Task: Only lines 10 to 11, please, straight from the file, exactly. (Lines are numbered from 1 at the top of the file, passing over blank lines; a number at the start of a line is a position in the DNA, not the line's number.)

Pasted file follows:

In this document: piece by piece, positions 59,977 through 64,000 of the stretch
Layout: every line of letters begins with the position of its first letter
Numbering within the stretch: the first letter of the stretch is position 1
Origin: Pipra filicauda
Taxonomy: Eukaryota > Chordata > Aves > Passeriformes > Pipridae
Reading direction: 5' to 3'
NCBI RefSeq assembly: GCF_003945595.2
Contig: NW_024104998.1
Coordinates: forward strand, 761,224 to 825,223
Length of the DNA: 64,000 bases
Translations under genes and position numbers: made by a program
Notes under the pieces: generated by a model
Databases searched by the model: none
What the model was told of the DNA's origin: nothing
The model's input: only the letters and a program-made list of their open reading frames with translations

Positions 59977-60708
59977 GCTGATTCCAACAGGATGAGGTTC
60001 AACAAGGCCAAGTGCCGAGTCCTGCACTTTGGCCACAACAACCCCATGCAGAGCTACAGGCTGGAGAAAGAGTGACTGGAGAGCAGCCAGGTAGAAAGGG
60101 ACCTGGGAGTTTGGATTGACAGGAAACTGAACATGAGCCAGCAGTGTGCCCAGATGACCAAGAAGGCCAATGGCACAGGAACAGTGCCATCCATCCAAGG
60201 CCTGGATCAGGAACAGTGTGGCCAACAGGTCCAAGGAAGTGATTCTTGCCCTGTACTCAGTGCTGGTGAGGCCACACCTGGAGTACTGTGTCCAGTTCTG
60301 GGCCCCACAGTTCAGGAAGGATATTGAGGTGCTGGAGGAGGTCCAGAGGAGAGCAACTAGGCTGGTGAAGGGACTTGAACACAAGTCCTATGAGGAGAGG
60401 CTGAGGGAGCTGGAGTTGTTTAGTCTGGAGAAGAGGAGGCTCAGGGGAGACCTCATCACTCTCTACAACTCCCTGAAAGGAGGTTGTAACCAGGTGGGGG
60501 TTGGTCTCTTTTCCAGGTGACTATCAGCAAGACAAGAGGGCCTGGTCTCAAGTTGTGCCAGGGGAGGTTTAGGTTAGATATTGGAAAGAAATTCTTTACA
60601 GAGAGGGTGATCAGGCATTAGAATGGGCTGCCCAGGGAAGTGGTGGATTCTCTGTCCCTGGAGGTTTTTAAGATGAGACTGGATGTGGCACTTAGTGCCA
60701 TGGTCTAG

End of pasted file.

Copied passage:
Length of the DNA: 64,000 bases
Translations under genes and position numbers: made by a program